R4 Product Manual Belguim Apple Pre-Sales Toll Free Phone (0830 to 1700): 0800-71915 Apple Support Toll Free Phone (0830 to 1700): 0800-71915 Apple Support Toll Free Phone (After Hours.com Technical Support (E-Support): https://support.com/apple/ Taiwan Apple Pre-Sales Toll Free (24x7 English only): 008-0113-6030 Apple Support Phone Toll Free (24x7 English only): 008-0113-6030 Apple Sales Email: apple@promise.promise.com Technical Support (E-Support): https://support.com Technical Support (E-Support): https://support.com Web site: http://www.com Web site: http://www.promise.promise. English only): 0800-26425 Apple Sales Email: apple@promise.promise.promise.com Web site: http://www.com Technical Support (E-Support): https://support.promise. English only): 0800-587-1068 Apple Sales Email: apple@promise.com/apple/ United Kingdom Apple Pre-Sales Toll Free Phone (0830 to 1700): 0800-587-1068 Apple Support Toll Free Phone (0830 to 1700): 0800-587-1068 Apple Support Toll Free Phone (After Hours.promise. English only): 0800-71915 Apple Sales Email: apple@promise.com/apple/ 124 .com/apple/ Luxembourg Apple Pre-Sales Toll Free Phone (0830 to 1700): 0800-26425 Apple Support Toll Free Phone (0830 to 1700): 0800-26425 Apple Support Toll Free Phone (After Hours.promise.Pegasus R6.com Web site: http://www.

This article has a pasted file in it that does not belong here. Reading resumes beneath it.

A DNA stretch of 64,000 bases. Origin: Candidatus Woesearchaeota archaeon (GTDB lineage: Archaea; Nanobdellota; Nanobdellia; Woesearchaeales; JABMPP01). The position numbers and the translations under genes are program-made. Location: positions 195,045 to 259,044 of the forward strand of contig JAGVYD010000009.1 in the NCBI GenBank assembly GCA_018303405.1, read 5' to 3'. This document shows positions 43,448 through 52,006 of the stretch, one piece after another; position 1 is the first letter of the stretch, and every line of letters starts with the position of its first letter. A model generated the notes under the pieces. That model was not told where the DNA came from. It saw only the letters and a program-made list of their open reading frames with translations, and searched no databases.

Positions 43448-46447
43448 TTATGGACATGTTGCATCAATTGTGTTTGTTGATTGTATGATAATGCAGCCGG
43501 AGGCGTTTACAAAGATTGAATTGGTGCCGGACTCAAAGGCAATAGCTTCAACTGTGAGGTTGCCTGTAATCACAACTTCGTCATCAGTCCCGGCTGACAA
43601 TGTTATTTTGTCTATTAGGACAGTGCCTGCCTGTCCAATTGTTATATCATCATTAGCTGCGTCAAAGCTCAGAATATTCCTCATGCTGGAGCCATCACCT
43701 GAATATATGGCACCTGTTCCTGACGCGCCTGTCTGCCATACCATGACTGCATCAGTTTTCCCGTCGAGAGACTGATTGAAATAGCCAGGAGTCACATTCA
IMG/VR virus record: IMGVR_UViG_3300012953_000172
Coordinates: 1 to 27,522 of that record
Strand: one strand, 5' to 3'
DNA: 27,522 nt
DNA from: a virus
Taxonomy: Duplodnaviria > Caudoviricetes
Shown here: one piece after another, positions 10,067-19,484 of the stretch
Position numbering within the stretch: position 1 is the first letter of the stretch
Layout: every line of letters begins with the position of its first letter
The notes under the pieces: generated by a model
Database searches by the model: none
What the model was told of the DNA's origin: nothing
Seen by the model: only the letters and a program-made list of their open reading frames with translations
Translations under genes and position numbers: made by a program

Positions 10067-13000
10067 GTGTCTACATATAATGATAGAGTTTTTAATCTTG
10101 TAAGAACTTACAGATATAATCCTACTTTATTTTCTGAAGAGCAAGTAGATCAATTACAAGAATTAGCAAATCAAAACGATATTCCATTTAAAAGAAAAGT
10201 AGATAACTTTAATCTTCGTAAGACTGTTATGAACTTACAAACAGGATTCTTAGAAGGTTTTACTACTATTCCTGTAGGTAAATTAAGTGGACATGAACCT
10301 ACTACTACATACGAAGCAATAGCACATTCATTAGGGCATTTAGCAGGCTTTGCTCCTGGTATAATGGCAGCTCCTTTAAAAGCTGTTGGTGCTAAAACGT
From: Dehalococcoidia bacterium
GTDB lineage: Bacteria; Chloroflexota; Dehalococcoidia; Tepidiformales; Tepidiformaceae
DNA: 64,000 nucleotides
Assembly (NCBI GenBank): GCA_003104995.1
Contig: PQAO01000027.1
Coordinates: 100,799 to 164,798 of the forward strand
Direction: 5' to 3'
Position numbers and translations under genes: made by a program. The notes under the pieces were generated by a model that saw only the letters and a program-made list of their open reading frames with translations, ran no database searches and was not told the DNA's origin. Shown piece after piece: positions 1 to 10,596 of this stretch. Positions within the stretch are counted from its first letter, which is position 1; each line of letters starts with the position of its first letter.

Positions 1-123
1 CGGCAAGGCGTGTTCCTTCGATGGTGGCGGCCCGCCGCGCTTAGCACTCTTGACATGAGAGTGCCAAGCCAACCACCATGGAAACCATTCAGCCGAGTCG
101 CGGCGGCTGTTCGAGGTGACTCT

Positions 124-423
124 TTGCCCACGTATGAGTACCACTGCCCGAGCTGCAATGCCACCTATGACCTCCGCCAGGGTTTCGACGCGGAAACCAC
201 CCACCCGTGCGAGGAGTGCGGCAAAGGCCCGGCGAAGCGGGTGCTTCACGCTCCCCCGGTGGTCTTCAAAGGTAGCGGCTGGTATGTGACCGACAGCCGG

Chapter 6: Support China Room 1108.com/apple/ Korea Apple Pre-Sales Toll Free (24x7 English only): 00798-14-800-7784 Apple Support Phone Toll Free (24x7 English only): 00798-14-800-7784 Apple Sales Email: apple@promise. 22 Information Road Shangdi IT Park.com Web site: http://www.promise.promise.com Web site: http://www.com Technical Support (E-Support): https://support.promise.promise. Haidian District.com/apple/ 125 . Shi Chuang Plaza.promise.promise.promise.com Web site: http://www.com Web site: http://www.com Technical Support (E-Support): https://support.com Technical Support (E-Support): https://support.com/apple/ Singapore Apple Pre-Sales Toll Free Phone (24x7 English only): 800-492-2153 Apple Support Toll Free Phone (24x7 English only): 800-492-2153 Apple Sales Email: apple@promise. West Wing. Beijing 100085 Apple Pre-Sales Toll Free: 86-10-8857-8085/8095 Apple Support Phone Toll Free: 86-10-8857-8085/8095 Fax: 86-10-8857-8015 Apple Sales Email: apple@promise.com/apple/ Hong Kong Apple Pre-Sales Toll Free Phone (24x7 English only): 800-933-480 Apple Support Toll Free Phone (24x7 English only): 800-933-480 Apple Sales Email: apple@promise.promise.com Technical Support (E-Support): https://support.